The police say you assaulted somebody. What actually happened was, the other person lunged at you, and you were just protecting yourself from harm. What do you do now?
Like every other state, Pennsylvania allows you to use force against someone you reasonably believe is trying to kill you or cause you great bodily harm. This is known as self defense. If you are charged with a violent crime related to the incident, you may be able to plead self defense and show that you acted within the law, based on the evidence at trial.
Self defense and deadly force in Pennsylvania
Proving self defense can become more complicated if the other person died. You may have heard the term “stand your ground” before. This refers to laws in some states which allow you to use deadly force to protect yourself in any location, even when you have the option to flee the danger. Pennsylvania is not a stand your ground state, but it does have something called the castle doctrine. The castle doctrine that your home is your “castle” and you do not have to retreat from it when attacked. Instead, you can use any amount of force necessary, including deadly force. The castle doctrine also applies to inside your vehicle and your workplace.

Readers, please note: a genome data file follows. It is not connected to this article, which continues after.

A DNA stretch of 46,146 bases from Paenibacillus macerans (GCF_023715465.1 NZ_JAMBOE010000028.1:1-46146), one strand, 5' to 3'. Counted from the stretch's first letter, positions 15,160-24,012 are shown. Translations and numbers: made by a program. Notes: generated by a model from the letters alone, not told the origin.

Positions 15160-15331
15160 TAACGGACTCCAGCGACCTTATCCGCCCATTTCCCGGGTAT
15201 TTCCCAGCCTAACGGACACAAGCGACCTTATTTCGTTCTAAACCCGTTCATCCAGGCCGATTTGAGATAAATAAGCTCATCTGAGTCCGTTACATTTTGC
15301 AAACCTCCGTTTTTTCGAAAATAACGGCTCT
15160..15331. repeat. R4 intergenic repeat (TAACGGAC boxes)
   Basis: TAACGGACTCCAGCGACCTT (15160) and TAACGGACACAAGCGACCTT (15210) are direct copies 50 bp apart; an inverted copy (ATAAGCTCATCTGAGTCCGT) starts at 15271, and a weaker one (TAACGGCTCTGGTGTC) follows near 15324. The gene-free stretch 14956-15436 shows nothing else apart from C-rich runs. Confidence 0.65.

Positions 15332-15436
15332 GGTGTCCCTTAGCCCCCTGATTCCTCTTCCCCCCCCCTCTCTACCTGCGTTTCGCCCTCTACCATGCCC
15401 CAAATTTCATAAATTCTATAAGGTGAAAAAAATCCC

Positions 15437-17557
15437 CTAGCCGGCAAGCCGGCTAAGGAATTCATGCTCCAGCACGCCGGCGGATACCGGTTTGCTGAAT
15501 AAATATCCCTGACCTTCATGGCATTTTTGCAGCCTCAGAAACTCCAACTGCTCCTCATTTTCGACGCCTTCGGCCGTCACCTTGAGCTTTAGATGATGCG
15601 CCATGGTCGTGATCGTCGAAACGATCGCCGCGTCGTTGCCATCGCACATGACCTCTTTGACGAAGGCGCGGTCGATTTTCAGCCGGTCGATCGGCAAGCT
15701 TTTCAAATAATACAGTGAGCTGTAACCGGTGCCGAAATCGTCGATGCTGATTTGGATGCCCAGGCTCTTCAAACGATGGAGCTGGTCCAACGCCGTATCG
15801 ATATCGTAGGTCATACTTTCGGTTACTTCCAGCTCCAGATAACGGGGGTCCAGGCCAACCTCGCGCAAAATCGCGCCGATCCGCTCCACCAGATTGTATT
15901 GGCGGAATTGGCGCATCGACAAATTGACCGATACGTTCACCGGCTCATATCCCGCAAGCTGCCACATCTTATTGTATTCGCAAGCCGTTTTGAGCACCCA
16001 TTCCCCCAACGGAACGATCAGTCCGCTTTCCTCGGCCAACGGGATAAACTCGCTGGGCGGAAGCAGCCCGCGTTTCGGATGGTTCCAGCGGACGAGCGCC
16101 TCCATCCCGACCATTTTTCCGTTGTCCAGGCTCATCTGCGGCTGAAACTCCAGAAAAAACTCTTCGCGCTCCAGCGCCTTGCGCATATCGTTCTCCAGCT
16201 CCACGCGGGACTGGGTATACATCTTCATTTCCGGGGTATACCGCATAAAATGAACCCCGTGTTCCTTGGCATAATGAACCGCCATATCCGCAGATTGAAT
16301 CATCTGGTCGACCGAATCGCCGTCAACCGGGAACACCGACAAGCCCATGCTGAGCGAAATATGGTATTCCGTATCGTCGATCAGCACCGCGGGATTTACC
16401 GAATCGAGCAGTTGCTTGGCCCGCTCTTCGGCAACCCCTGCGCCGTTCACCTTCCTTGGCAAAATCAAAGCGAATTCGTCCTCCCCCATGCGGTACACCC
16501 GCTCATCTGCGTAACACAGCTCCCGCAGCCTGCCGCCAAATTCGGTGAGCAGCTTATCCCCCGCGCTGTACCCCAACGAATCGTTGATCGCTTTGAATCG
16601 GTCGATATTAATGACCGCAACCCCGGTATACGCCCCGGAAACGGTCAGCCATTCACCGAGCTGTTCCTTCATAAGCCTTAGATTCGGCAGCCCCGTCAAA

You are also allowed to use deadly force to protect another person from violence from a third party in certain cases. For example, deadly force is legally justified when you reasonably believe it is necessary to protect the other person, and when you reasonably believe the other person would be justified in using deadly force to protect themselves.
Find out if self defense is a viable choice for you
A self-defense plea can require experienced legal representation to make your case successfully. Contact a criminal defense attorney in your area to discuss self defense law and other possible options for dealing with a violent crime charge.